Oversimple, underfunded

It’s a danger that is arguably reflected both by the state of climate crisis funding and by features of the carbon credit market (though as we shall see there are also grounds for optimism). In the latter, projects that remove, reduce, or avoid emissions generate carbon credits. Each credit represents one tonne of removed, reduced or avoided carbon dioxide or greenhouse gas equivalent. The metric used is simply CO₂ₑ and therefore currently has no capacity to express measurements for additional project co-benefits such as biodiversity, soil health, water and air quality, or community engagement and sustainable development. The likely bias therefore is to optimise for carbon in the absence of a more inclusive metric that can also somehow encapsulate one or more of the UN’s Sustainable Development Goals (SDGs). 

This has also meant that there’s been significant uncertainty regarding how much a given carbon project may contribute to SDG co-benefits and has therefore led to criticisms of ‘SDG-washing’⁸ (as distinct from ‘greenwashing’ accusations that some projects have not satisfied the Kyoto Protocol principles of additionality, measurability and permanence).

Turning to funding, it’s a depressing fact that only 1% of the finance devoted to the global climate crisis in 2020 was spent on nature restoration⁹. Yet a study published in Nature found that such “nature-based solutions”  (NBS), when done well, were among the cheapest ways of absorbing and storing carbon dioxide from the atmosphere. The large surface area that leaves on trees provide is far more cost-effective and impactful than hardware engineered systems such as carbon capture and storage (CCS) that are expensive and lack scale (see Figure 1 GHG abatement cost curve below). And of course, the additional benefits of NBS are SDG co-benefits including the protection of wildlife and the restoration of crucial ecosystem services¹⁰.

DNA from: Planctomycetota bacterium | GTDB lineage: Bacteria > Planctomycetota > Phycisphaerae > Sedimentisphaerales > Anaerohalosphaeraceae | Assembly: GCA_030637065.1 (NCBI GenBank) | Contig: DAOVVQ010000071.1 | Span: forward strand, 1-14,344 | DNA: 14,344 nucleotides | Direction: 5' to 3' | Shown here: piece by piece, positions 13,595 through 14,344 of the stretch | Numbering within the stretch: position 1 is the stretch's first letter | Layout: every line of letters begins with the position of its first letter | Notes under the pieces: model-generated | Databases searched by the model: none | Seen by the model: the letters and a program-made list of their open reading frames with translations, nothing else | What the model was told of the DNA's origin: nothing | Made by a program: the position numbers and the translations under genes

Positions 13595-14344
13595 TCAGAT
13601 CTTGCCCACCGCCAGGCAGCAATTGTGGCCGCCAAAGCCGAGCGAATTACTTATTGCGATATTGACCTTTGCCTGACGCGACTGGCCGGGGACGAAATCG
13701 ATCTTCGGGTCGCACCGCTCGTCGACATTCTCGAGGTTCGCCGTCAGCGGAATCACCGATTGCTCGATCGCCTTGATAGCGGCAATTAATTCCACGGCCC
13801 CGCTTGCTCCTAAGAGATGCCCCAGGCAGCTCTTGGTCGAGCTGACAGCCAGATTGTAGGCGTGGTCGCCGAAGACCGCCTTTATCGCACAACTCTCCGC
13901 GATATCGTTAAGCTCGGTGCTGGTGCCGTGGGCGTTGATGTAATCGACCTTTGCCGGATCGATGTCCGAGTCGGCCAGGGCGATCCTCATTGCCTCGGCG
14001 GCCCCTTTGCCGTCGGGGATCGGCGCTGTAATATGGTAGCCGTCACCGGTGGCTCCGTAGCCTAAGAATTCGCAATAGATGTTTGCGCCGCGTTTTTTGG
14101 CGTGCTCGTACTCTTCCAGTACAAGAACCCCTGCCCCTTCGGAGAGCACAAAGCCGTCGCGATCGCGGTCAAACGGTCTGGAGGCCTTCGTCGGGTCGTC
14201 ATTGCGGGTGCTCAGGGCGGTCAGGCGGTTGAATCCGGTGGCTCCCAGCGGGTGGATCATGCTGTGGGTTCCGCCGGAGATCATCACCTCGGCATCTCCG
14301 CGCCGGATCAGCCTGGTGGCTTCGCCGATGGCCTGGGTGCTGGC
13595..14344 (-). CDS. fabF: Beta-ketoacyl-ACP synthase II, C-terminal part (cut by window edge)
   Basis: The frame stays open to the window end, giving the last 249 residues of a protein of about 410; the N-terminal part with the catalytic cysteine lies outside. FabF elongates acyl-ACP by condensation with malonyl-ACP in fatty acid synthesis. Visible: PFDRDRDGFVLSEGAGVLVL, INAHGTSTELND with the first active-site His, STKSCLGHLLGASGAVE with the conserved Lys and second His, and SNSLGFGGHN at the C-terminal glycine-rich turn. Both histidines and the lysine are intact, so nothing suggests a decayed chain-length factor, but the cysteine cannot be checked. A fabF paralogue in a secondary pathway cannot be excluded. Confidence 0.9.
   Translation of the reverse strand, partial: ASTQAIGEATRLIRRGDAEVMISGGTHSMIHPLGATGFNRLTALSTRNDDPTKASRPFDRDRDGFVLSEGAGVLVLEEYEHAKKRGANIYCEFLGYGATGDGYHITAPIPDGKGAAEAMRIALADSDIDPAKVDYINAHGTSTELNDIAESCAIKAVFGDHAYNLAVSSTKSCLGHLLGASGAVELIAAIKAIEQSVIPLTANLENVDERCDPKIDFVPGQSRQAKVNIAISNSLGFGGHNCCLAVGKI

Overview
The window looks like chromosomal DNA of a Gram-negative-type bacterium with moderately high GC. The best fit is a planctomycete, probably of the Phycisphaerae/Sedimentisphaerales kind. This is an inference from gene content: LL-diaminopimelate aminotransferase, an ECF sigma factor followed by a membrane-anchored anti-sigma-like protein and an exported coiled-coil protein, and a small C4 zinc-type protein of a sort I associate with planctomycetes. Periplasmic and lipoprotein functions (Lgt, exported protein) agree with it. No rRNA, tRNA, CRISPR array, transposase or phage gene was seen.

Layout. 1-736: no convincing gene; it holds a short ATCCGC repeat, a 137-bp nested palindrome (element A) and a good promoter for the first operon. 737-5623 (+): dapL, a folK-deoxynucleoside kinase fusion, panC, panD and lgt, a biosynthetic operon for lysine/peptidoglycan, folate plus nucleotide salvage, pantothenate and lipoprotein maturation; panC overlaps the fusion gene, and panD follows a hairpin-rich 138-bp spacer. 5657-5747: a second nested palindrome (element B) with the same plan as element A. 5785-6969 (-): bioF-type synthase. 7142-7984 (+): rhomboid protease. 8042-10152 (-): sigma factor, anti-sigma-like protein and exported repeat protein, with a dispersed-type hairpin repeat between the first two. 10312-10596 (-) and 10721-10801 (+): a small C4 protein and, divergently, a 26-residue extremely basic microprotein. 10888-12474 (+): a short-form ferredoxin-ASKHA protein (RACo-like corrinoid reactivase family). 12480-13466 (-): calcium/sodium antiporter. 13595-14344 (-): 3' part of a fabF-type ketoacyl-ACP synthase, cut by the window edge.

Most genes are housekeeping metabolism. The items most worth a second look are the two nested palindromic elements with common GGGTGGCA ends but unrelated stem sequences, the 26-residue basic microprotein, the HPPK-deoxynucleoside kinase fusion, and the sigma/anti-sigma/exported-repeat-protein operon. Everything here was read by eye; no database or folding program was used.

Carbon cost abatement curve

Figure 1: Example carbon cost abatement curve (McKinsey, 2009)

But the bottom line is that NBS efforts have been severely undercapitalised despite the evidence that natural habitats provide major economic benefits in the form of avoided losses from climate change-related disasters as well as supporting ecosystems services worth an estimated $125 trillion annually. This lack of finance is widely recognized as one of the main barriers to the implementation and monitoring of NBS across the globe¹¹.

Some grounds for optimism